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The next year will see the return of the tech IPO – or a period of negativity in the web startup business, according to one of the investors behind Pluck and Tribe.net.
Doing the math whilst speaking on a panel moderated by this site’s very own editor and publisher, Rafat Ali, Mayfield MD Allen Morgan said: “There has been a very poor market for IPOs in the US in the last four or five years … our industry didn’t fund any new companies from the second half of 2000 until 2003. It has always taken four to six years to build an independent company that can survive on its own [so] it should be a surprise if there were lots of companies going public [right now] – the oldest of them is [only] three or four years old. The test will be what happens this year or next – if the IPO market doesn’t return, it bodes ill for our business, which depends on a few outsized returns. It’s very rare you get an outsize return in an acquisition, you almost always have gotten big returns through the IPO process.”
Accel partner Judy Gibbon said: “IPOs are still attractive – it’s not on the horizon now but the market’s so [big] that we’ll stick with it.” All investors on the panel, which also included Philippe Collombel of DailyMotion backer Partech and Reed Elsevier Ventures MD Tony Askew, agreed media companies were looking for the next YouTube and that barriers to entry for new startups have been lowered – but Collombel said the bandwidth resources required for scalability still made it prohibitive to grow such a super-large service.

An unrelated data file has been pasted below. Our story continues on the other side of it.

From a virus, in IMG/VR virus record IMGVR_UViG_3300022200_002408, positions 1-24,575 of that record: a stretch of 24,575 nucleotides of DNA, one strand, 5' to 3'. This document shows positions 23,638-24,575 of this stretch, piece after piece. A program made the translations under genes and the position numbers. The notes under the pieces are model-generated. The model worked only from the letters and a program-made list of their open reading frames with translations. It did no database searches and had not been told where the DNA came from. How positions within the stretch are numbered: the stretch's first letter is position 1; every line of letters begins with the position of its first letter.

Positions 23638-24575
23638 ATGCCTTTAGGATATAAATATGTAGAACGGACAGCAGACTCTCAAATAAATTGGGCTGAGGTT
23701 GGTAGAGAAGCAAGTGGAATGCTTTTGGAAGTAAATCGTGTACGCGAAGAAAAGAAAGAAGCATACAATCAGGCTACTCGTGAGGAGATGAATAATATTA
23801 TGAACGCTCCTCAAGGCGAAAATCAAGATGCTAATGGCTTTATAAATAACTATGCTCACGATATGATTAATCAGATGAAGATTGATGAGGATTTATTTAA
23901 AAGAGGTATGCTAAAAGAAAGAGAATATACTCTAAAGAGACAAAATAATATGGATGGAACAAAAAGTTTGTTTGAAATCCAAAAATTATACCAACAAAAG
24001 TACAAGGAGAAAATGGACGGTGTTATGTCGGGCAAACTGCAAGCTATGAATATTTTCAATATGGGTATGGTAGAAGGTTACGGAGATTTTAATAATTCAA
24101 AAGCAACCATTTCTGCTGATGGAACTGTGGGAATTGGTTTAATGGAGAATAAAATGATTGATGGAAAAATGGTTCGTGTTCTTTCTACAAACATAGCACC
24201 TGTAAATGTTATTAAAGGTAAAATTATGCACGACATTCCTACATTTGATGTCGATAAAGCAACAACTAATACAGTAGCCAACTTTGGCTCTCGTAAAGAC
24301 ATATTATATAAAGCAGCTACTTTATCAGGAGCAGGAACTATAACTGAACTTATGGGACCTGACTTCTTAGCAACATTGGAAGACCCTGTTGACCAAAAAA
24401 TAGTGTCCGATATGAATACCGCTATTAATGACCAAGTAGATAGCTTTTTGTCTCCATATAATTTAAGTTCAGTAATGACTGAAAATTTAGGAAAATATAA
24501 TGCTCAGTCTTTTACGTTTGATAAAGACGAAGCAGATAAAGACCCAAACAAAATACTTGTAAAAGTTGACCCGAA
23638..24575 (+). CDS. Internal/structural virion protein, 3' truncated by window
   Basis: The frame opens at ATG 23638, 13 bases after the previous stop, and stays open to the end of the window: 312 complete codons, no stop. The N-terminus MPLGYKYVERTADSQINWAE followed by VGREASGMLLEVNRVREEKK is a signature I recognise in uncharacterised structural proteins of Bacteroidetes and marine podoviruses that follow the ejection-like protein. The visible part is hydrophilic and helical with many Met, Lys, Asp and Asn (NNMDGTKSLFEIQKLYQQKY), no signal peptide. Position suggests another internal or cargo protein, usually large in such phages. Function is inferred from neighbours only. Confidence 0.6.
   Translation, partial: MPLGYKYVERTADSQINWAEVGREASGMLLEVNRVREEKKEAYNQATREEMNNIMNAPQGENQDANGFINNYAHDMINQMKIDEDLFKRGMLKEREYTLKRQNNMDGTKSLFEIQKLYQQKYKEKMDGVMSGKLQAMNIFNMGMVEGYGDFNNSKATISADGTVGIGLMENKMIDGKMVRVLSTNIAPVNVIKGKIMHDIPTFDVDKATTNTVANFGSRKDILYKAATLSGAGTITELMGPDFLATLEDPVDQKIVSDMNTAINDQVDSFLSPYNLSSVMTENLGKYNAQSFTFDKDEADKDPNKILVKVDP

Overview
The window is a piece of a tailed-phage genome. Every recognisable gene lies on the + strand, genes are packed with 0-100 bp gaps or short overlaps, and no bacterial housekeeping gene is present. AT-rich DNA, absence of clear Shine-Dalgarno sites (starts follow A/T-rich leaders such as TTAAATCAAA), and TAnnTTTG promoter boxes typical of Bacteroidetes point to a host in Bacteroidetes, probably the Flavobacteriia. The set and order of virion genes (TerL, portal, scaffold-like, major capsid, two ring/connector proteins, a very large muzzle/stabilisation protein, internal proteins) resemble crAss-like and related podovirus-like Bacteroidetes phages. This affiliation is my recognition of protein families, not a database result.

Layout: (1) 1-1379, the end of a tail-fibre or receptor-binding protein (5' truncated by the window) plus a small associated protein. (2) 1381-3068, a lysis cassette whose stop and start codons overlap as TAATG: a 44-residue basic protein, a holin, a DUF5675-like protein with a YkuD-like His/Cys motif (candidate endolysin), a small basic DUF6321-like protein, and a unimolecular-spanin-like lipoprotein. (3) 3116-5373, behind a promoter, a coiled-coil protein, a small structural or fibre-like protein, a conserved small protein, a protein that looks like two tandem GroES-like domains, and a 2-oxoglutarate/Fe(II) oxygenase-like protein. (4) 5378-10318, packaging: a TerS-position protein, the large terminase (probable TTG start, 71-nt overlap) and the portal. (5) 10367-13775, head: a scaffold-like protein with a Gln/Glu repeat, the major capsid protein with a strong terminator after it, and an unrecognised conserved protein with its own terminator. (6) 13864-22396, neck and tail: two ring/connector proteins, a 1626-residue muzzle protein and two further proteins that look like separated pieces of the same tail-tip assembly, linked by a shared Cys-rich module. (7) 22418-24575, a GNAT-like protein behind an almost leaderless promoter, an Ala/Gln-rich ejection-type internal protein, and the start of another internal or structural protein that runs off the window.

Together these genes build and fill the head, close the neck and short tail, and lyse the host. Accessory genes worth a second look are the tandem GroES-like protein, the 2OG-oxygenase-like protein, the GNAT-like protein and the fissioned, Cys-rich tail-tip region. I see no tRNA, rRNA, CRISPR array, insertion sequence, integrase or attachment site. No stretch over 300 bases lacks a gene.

Rafat adds: Well, the panel didn’t turn out as I hoped…mainly my fault in how I opened the questioning, which was too negative, but that’s me. Also, too short a time (25 mins) to even start talking about the issues. Anyway, here was the list of question and issues I wanted to discuss:
— Media vs technology investment landscape: how are they converging?
— Investing in content: does it still bring the returns?
— What are media giants looking for in the companies they are acquiring?
— As the exits become quick and much earlier in the lifecycle than would have happened even three-to-four years ago, how are your investment strategies changing?
— What are your thoughts on the valuations and what factors should media companies be looking at when valuing a startup these days?
— What about the startup culture in UK and Europe…has it improved from Internet phase 1?